With the help of three fundraisers—two real estate agents and a corporate accountant—Iliff raised $3,600 from 29 donors, bought the boulders, and arranged for a crew to install them. The screenwriter claimed the LAPD and officials from two council districts had approved the plan in advance, but intentionally obscured their role. “It was always like, no paper trail, let’s see what we can get done,” Iliff said in one public meeting. (A spokesperson for LAPD said that an officer did speak with Iliff about the boulders beforehand, but told him to obtain a permit through the city).
Outcry was immediate. Olga Lexell, who serves on the neighborhood council’s land use and transportation committees, alerted her colleagues to the installation, and told Los Angeles Magazine that she “regularly spoke to the unhoused residents in the tunnel and never felt unsafe.” By Tuesday evening, when the council held their Public Safety Meeting, more than 70 people spoke during public comment. Almost all wanted the rocks removed.
“Those who oppose the boulders dox, defame, threaten, and try to destroy our careers,” Iliff wrote in a statement to The Daily Beast. “What we need is to come together and get the city to find real solutions for residents and our unhoused brothers. Because those who came to protest the boulders, and those who defend them, are ALL on the same team—the team of people who CARE. INDIFFERENCE is the enemy.”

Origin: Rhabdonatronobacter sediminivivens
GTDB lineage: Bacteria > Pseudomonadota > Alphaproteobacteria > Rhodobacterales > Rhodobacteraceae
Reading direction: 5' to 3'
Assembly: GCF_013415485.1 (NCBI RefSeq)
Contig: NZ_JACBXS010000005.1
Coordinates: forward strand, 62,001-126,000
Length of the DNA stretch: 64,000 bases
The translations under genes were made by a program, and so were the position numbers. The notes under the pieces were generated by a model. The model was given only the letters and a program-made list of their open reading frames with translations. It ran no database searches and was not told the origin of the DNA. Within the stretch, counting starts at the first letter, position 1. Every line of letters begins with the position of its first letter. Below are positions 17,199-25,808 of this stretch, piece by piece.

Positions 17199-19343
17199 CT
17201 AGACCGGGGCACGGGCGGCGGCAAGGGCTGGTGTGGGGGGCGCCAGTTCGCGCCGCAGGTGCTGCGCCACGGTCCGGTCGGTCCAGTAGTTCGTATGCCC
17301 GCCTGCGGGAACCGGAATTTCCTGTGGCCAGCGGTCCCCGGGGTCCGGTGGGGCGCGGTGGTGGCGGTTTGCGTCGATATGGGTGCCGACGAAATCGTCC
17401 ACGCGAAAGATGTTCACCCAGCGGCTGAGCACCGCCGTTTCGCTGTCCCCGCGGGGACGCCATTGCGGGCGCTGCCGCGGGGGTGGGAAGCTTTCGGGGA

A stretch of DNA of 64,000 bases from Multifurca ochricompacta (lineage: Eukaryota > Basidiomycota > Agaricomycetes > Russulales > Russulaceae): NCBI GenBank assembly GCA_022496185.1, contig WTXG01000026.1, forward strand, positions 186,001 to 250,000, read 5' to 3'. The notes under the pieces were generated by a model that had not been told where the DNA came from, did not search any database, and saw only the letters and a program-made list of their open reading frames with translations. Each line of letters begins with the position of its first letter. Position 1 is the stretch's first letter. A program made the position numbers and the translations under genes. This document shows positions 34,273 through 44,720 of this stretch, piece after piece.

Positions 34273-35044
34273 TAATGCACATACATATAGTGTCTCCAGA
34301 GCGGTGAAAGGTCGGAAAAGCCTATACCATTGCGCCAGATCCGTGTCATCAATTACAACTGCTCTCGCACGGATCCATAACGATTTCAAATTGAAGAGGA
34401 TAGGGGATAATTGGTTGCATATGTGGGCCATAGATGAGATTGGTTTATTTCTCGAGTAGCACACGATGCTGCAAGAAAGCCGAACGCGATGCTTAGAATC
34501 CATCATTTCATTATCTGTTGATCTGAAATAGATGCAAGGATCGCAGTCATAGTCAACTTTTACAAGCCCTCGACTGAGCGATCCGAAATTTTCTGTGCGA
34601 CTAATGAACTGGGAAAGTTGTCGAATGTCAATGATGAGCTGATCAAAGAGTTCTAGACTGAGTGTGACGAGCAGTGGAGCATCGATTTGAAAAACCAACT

Later that night, some dozen activists took it upon themselves to relocate the rocks with dollies, only to run into Iliff. “They were tagging ‘eat the rich’ and all this stuff,” Iliff recalled at a public meeting about the unsanctioned installation. “I walked over there, and I said, ‘Good for you, you’re going to change the world, you guys.’ By giving that approach, they then didn’t mug me and kill me.”